Of course you want to be providing value to maybe your existing customers or prospects, and delighting them with interesting content that they find useful and would recommend to their friends, and keep you top of mind for them if they’re looking to buy from you.
The way to boil those goals down to see if you’re actually achieving them is to track these metrics.
John: How do you go about that? How do you find those metrics in Google Analytics, and really start to analyze then?
Meghan: Google Analytics can be intimidating, and there are lots of resources out there. What I wanted to do today is walk you through that first metric I said, finding the blog posts that generate the most sessions from organic search and have a low bounce rate. That’s in two parts. I just have found it so powerful in talking to clients about what’s working and what’s not, that I think it’s the most helpful.
John: Great. Walk us through that.
Meghan: First you want to go into Google Analytics, and in the left hand side bar choose Behavior, click Site Content, then Landing Pages. That’s going to bring you to the pages that people are landing on, from all sources.
John: This is the first page on the website that they’re hitting. That’s a landing page.
Meghan: Yes. Then you want to segment that. You go up to the top, just above the graph on that page. It’s on the left hand side, and you click the All Sessions button. You want to uncheck All Sessions, and instead find Organic Traffic and check that one. By default, you’re looking at all of the traffic that’s coming to your site. From social, from everywhere.
John: From everything. From referrals, and people directly typing in your domain name. You want to narrow that down to just the traffic coming from organic search.
Meghan: Then you know that you’re targeting the right keywords, your blogs are ranking in organic search, and they’re getting traffic from that. That’s what gets you the information, of what blog posts are generating organic traffic. You can sort it by sessions and see which ones are generating the most, and then you know you want more blog posts like these.
These are the topics that are getting people to your website, so that’s something you should blog about.
John: What’s next?
Meghan: The next piece is figuring out which ones have a lot of traffic, but a low bounce rate. The easiest way I found to do that is to export that data that you’re looking at to Excel, and manipulate it a little bit there. You first want to make sure that it’s displaying enough rows in Google Analytics.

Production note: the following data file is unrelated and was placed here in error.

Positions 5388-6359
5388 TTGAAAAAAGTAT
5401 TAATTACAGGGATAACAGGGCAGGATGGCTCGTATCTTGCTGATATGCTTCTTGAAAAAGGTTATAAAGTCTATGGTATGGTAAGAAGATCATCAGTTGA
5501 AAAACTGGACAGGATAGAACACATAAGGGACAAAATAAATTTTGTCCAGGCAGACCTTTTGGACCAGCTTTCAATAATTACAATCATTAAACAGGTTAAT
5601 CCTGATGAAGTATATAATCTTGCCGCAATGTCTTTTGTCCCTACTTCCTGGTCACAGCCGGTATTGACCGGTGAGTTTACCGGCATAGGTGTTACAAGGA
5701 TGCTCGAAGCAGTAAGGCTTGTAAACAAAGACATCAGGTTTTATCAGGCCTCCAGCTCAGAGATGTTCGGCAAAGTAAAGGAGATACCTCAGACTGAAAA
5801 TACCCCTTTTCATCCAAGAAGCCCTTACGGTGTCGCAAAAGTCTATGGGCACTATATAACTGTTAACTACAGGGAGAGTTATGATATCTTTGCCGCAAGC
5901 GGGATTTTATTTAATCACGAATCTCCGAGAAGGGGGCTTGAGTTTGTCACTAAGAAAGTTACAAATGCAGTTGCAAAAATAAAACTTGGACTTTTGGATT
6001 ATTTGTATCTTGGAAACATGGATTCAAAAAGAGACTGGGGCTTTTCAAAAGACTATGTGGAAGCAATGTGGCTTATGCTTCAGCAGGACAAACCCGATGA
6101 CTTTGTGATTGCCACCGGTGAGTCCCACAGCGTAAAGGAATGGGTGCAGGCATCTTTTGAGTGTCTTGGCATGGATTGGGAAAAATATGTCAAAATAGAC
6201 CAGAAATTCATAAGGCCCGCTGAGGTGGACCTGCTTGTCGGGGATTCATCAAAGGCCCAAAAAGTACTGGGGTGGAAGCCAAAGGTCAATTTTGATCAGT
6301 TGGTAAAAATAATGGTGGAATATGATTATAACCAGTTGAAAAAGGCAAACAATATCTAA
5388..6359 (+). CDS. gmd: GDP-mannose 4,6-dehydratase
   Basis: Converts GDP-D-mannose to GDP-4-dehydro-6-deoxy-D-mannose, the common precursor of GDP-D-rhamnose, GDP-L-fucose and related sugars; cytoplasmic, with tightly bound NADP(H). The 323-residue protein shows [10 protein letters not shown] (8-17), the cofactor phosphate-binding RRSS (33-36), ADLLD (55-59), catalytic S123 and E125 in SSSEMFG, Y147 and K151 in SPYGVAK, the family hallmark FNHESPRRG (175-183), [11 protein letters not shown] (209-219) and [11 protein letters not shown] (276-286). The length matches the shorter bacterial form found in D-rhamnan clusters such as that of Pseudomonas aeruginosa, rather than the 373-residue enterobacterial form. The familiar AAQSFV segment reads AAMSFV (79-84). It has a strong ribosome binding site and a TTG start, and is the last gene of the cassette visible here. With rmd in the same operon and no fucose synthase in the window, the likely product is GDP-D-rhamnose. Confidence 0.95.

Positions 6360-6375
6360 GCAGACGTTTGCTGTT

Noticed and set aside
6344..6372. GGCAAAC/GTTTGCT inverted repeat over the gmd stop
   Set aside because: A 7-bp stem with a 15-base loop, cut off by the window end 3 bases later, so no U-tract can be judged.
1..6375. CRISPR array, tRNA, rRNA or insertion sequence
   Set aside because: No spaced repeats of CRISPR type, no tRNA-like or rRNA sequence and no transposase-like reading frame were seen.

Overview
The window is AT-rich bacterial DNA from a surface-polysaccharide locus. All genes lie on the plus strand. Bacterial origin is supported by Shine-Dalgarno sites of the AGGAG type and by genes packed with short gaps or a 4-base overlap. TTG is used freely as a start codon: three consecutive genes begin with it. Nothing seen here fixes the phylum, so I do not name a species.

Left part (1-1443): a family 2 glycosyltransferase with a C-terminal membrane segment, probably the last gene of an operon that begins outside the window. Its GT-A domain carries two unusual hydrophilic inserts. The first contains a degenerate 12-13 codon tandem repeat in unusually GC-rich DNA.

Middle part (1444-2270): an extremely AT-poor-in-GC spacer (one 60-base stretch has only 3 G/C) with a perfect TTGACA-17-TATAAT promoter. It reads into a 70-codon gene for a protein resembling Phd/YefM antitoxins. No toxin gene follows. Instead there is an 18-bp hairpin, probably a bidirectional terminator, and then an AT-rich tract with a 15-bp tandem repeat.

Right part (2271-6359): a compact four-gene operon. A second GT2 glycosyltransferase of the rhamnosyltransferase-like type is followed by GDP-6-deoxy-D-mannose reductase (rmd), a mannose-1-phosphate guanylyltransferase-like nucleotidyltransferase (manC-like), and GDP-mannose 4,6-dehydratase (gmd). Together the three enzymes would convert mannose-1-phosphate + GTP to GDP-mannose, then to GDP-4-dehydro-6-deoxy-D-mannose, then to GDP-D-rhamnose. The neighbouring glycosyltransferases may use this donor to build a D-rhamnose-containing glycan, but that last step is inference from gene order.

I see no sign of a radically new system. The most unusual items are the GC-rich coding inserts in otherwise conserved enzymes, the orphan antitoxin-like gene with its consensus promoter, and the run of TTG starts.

You scroll down to the bottom and it says, “show 10 rows,” I think by default. You want to jump that up to maybe 25.
John: So that you’re not just looking at only the top 10 landing pages, but you’re looking at the top 25, or even 50, or whatever.
Meghan: When you scroll back up…it’s almost at the top. It’s just under the header you’ll see landing pages. You can click Export, and then choose Excel. Once you do that, it only pulls the data that’s displaying on that sheet. It will only pull the 10 rows, or if you expand at 25, it’ll pull those 25 rows of data.
John: It’s not just going to export all of the data.
Meghan: Yeah. That would be crazy.
John: That could be thousands of pages if you have a large site.
Meghan: Yeah. Exactly. That’s why you want to make sure you’re displaying the data you want to see. Top 25 is usually what I go for.
John: It does the top 25 in terms of the number of sessions. Is that right?
Meghan: Yes. I think it’s sorted by sessions by default. It will be the top 25 pages or posts, whatever you’re looking at, that generate the most sessions.
John: Basically the ones that get the most traffic.
Meghan: We’ve already segmented to organic, so we know we’re only focused on the ones that are…
John: Getting organic traffic.
Meghan: Because of the SEO writing you’re doing.
Once you’re in Excel, you just highlight the section of the spreadsheet with all the data in it that you want to sort. You go across the top tab and click Data, and then choose Sort. It gives you this really cool function, where you can sort the data by multiple factors.
First you have it sort by Sessions, and from Largest to Smallest, and then you add a level. Click the Add Level button and it adds another row, where you can sort the data. Sort by bounce rate, and then choose Values, and then choose Smallest to Largest.
It goes through the data and sorts…the ones with the highest number of sessions are first, but they also have to have a low bounce rate attached to it. So you get — the top of your data is this really valuable piece of information.
John: Combinations of highest number of sessions, with a low bounce rate are at the top.
Meghan: Yeah. That alone has been really helpful with some clients. Just illustrating it’s not just a web page that generates the most traffic, it’s not just web pages that get the most shares on Facebook. You want a combination of these metrics, to see what’s working and what’s not.
All of this is really just a tip of the iceberg with what you can do, and what you can analyze. We’ve talked about a lot of different metrics in here, and there’s lots of, as I said, resources that help you pass through Google Analytics. It’s a complicated, powerful tool.
That’s the role we serve for our clients, too. It’s to really show them how to dig into, and find, specific metrics that show what’s working and what’s not.
John: All right. That’s really great advice. Meghan, thanks very much for walking us through that.
Meghan: No problem. Thanks for having me.
John: For more information about digital marketing, visit mcdougallinteractive.com. Make sure you subscribe to this podcast on iTunes. Thanks for listening. I’m John Maher. See you next time on Digital Marketing Madness.